All in all I am devastated on how „almost really good“ it turned out but on the other hand I am immensely proud of myself for being able to breath a bit of life and fun back into my old, sad RTW coat.

Please let me know what you think. All comments along the lines of „not all that bad and certainly wearable“ are especially encouraged ;). But no, please be honest.

x Sarah


6 Kommentare

The self-drafted two hour tunic top

Technically the title is a bit of a fib. It took me about two and a half hours to make this top but the additional half hour was spent turning the waist-ribbons inside out. I suspect that a more skilled person or one that owns one of these hook-thingies could do this in five minutes. So it doesn’t quite count, right?


When I thought about the new garments I wanted to create for my wardrobe when I wrote my first post on the the Wardrobe Architect Challenge it was pretty clear that I would need a lot of loose fitting tops that would go with my fitted black jersey skirts. This self-drafted tunic-style top is the first in this category. I have to admit – it doesn’t quite fit in the color scheme I settled on but when I saw this fabric in the Annaka Bazaar sale a few months back I just could not resist. It’s a thin but rather stiff good quality cotton and it basically screams summer. So I’m sure I will wear this top a lot in the warm months to come but the colors also work lovely with the black skirts and cardigans I usually wear in the colder months.
This top is a very easy make and if you want to make something similar yourself you can easily draft a pattern like I did. Like you can see in my drawings I basically used a rectangle and went from there. I used my bust measurement and added ease and SA to it. then I graded down a bit in the waist area and up a bit in the hip area. For the sleeves I went with a rather simple rectangular shape as well instead of proper set in sleeves. Then I cut out two long strips of fabric for the ribbons and put them in at the natural waist to be able to wear the top in a slightly more fitted way. Lastly I drafted a facing for the neckline from the pattern pieces for the bodice. If you don’t know how to do that there are lovely helpful tutorials out there, for example this one.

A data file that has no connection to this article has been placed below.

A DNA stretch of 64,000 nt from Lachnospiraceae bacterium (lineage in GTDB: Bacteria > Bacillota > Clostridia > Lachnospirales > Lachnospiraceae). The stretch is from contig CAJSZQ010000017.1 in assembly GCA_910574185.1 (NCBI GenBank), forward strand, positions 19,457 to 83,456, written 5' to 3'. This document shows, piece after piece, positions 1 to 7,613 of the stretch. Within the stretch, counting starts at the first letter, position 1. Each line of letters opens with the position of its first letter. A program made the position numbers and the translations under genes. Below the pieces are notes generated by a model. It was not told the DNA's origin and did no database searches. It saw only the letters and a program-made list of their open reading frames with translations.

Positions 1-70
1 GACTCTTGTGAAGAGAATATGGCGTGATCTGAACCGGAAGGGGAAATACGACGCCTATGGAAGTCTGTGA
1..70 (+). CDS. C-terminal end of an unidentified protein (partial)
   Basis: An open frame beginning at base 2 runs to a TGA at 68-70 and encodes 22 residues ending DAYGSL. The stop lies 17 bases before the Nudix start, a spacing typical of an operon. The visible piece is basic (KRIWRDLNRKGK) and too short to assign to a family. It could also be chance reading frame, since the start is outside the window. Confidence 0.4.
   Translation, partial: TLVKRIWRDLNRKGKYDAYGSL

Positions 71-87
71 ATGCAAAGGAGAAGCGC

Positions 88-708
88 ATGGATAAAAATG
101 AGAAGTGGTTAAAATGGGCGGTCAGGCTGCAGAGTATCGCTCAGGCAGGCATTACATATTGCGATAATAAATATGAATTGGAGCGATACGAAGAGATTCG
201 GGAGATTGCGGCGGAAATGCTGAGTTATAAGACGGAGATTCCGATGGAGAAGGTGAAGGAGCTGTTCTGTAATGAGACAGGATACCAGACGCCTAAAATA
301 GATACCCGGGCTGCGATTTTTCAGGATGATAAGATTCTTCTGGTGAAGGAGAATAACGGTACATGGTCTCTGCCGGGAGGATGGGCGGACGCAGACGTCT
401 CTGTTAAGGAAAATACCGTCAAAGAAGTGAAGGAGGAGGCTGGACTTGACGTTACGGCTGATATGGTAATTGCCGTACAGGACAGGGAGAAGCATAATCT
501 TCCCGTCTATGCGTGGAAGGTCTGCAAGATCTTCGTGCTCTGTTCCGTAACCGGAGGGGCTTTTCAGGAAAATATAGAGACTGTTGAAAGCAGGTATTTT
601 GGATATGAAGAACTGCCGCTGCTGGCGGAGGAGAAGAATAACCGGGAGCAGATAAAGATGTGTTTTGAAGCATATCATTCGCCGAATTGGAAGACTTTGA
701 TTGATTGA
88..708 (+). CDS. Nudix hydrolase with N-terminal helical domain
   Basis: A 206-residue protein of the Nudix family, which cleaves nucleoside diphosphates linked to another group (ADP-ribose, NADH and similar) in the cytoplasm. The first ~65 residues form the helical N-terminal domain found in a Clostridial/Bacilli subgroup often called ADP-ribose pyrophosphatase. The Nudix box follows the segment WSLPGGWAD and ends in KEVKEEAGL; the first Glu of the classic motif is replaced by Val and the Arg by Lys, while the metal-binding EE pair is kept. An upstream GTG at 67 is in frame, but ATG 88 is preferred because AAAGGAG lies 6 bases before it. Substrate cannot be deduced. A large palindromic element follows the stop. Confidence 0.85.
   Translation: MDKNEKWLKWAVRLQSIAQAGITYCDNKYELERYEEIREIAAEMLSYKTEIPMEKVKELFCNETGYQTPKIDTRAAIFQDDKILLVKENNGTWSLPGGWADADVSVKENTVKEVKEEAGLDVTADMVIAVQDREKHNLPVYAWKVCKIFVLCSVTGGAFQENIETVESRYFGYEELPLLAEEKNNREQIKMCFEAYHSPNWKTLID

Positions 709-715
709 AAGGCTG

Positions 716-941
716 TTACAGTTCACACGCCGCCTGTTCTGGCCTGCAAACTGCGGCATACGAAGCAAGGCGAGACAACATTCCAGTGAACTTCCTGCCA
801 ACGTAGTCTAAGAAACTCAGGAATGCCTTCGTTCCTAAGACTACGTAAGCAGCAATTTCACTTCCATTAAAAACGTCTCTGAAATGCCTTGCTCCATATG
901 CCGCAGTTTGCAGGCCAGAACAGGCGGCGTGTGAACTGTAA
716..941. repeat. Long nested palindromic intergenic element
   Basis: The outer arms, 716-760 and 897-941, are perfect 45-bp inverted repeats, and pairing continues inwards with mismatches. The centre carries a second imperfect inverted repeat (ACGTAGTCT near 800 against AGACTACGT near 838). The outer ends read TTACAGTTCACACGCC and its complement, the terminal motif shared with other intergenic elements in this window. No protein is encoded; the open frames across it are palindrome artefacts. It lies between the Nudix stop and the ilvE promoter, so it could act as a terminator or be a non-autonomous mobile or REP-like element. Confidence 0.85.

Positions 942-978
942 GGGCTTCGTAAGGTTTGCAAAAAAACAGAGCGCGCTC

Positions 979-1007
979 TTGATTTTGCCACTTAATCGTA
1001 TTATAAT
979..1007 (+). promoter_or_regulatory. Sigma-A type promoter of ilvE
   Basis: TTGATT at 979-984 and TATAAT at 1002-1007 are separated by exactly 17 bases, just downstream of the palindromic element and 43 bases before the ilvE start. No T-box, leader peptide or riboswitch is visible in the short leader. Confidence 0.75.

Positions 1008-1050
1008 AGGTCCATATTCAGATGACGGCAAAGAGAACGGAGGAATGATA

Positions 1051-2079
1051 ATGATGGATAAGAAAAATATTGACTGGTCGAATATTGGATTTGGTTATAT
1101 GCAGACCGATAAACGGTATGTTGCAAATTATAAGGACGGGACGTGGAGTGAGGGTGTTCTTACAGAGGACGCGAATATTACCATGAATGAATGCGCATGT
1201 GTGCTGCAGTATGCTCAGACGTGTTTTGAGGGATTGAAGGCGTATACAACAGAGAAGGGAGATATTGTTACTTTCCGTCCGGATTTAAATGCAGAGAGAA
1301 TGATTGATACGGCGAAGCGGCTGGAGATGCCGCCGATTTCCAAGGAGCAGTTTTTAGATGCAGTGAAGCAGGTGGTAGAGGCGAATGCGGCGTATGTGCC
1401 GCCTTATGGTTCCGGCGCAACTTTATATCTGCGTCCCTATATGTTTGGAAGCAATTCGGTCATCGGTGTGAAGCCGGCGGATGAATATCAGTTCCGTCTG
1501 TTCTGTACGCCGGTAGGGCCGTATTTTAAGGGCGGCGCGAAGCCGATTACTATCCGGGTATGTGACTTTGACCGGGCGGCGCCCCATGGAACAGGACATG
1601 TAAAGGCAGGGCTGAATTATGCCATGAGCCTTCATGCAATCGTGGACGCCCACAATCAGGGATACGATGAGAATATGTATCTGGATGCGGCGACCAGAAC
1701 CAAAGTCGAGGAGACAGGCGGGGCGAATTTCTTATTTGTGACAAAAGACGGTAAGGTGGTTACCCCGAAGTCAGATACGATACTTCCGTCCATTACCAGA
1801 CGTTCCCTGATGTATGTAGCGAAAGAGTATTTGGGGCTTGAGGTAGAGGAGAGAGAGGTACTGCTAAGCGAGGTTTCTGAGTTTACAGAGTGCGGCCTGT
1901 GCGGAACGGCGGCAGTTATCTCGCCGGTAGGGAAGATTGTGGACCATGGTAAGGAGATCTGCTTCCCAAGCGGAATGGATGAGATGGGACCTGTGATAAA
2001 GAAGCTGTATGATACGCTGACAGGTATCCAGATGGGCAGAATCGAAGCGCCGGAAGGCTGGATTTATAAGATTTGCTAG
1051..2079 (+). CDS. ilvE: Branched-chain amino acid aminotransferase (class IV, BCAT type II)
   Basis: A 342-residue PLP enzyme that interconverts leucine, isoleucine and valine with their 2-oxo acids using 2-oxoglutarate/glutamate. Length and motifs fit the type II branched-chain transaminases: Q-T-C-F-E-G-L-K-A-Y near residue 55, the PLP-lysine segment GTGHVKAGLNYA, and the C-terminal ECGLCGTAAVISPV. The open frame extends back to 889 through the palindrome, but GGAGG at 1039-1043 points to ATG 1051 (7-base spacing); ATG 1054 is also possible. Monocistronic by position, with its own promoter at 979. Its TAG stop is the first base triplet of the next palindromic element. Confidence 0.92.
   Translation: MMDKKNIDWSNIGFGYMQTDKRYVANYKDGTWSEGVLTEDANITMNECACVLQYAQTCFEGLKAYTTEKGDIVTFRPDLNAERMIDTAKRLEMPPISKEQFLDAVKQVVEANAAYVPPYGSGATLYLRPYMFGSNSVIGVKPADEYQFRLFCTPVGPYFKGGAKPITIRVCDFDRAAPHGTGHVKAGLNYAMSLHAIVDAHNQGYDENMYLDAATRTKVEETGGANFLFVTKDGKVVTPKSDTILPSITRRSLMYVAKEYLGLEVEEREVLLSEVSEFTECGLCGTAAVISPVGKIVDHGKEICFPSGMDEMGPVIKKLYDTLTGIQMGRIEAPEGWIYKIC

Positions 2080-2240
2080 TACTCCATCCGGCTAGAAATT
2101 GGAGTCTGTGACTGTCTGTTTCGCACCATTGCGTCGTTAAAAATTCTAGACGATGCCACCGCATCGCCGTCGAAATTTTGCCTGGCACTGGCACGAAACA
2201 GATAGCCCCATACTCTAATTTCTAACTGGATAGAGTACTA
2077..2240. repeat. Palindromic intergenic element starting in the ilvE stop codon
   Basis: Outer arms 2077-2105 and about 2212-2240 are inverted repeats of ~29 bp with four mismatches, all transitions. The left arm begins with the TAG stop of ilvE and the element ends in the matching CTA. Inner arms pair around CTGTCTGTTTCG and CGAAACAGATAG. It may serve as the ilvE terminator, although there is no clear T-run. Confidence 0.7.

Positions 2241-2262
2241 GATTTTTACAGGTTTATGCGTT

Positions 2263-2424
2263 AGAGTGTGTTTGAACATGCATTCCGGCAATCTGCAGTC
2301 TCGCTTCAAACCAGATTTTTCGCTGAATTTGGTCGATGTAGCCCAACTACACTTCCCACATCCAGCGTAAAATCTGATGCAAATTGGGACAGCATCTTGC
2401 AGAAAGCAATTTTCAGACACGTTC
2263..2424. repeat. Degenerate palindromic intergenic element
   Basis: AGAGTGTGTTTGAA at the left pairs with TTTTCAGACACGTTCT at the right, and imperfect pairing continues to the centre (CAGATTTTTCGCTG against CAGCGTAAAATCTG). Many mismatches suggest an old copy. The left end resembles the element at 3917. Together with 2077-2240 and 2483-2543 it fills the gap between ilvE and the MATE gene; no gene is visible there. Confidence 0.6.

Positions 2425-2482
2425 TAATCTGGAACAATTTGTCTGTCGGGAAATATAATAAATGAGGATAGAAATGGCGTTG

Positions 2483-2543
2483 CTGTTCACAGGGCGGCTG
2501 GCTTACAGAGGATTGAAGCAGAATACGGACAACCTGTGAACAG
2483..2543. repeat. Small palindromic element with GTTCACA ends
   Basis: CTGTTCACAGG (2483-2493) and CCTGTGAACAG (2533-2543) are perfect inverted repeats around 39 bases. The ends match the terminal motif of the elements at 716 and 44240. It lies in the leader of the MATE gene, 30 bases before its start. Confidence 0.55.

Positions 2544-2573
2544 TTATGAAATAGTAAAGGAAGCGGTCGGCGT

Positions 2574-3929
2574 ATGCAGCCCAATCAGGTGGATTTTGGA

I will say: This might not work as well for bustier women. If you have a bigger bust I would suggest making a muslin and adding additional length in the front bodice maybe even thinking about bust shaping darts or stuff like that. Slightly more work I’m afraid.

I’m pretty sure that there are more tunic tops to come in my near future. I think this loose fitting top would also work in light summer jersey and might even look pretty as a dress. It’s such a quick make and now that I already have the pre-made pattern pieces it’ll be a even quicker sew. Ah, the possibilities.

Please feel free to contact me if you have any questions about this top, how to make it or just wanna say hi. Have a lovely weekend.

x Sarah